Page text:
The buds are very colourful, with deep purple and bright orange stigma that steals the limelight from the trichome coverage. However, as mentioned before, the trichome coverage ends up being pretty basic. Despite the buds being small to medium in size, they exhibit some very interesting surface details. Ranging from large to small, there is excellent density and development, further emphasizing that bud size may not be a differentiator of quality.
Initial smells are reminiscent of funky banana rind. The projection is good, and there's a distinct character that seems full. I'm looking forward to delving into this.
Grinding it unleashes some earthy and herbal spice notes, but the character remains the same with a funky banana essence, accented by a subtle petrol kick. There's a whole grain granola feel, aligning with the idea of it being pancake-like. However, there's little to no blueberry presence; I would relate it more to a banana pancake, which isn't necessarily a bad thing. The projection is good, and the character is well-defined, but it doesn't occupy a wide dimension of tastes; it's a bit narrow.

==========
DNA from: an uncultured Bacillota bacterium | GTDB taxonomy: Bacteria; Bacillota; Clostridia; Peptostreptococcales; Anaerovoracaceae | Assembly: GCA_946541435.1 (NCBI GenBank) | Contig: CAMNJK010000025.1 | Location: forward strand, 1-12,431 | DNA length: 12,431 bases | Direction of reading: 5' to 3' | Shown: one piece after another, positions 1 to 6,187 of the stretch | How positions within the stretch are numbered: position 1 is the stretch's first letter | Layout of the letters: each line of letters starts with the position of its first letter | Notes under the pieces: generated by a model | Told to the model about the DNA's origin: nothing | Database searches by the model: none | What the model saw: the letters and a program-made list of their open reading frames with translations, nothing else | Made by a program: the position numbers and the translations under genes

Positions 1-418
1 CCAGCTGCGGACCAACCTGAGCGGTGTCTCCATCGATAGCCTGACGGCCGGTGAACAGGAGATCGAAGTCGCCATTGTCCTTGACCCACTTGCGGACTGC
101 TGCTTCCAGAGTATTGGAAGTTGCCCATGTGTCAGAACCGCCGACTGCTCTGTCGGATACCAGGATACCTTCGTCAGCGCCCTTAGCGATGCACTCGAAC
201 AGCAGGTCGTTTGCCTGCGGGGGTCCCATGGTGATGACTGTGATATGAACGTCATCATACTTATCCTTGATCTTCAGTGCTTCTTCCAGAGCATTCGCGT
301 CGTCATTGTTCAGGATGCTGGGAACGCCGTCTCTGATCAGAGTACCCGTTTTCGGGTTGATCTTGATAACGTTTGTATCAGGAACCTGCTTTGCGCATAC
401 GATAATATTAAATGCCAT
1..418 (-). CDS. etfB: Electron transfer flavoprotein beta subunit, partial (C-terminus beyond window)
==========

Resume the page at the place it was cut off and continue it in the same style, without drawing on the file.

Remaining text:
The taste is earthy, accompanied by a flurry of herbal spices like ginger and nutmeg, which bring a sense of calmness to the profile. The secondary banana note appears tart and flat, offering a complement to the majority of the flavor character. I would liken it to cookie-type tastes, though they seem a bit different due to the lack of sweetness. The flavor profile remains on the bitter side, but it's balanced. The character offered here is fairly average; there aren't a lot of intense gases or bright fruit or funky sulfurs to speak of. I'd compare it to a Girl Scout cookie with a few extra tropical notes instead of sweet notes.
Coming back to it is nice. There's a clear and defined note of fruity banana resin that stands out.
As I complete this review in mid-January 2024, I can affirm that the memory of this product truly holds up, and I've revisited Partake since. While the buds may not have had a striking visual appeal, the overall performance justified the price, particularly for the clarity of taste. There's something to the cultivar, but it's not enough to merit a purchase on its own. What makes it a worthwhile investment is the well-executed production.
I purchased this product on November 27, 2023, and the packaging date was September 16, 2023. This means it spent approximately 72 days in the package, which is about 19.7% less than the average we observe in the medical market, typically around 60.17 days.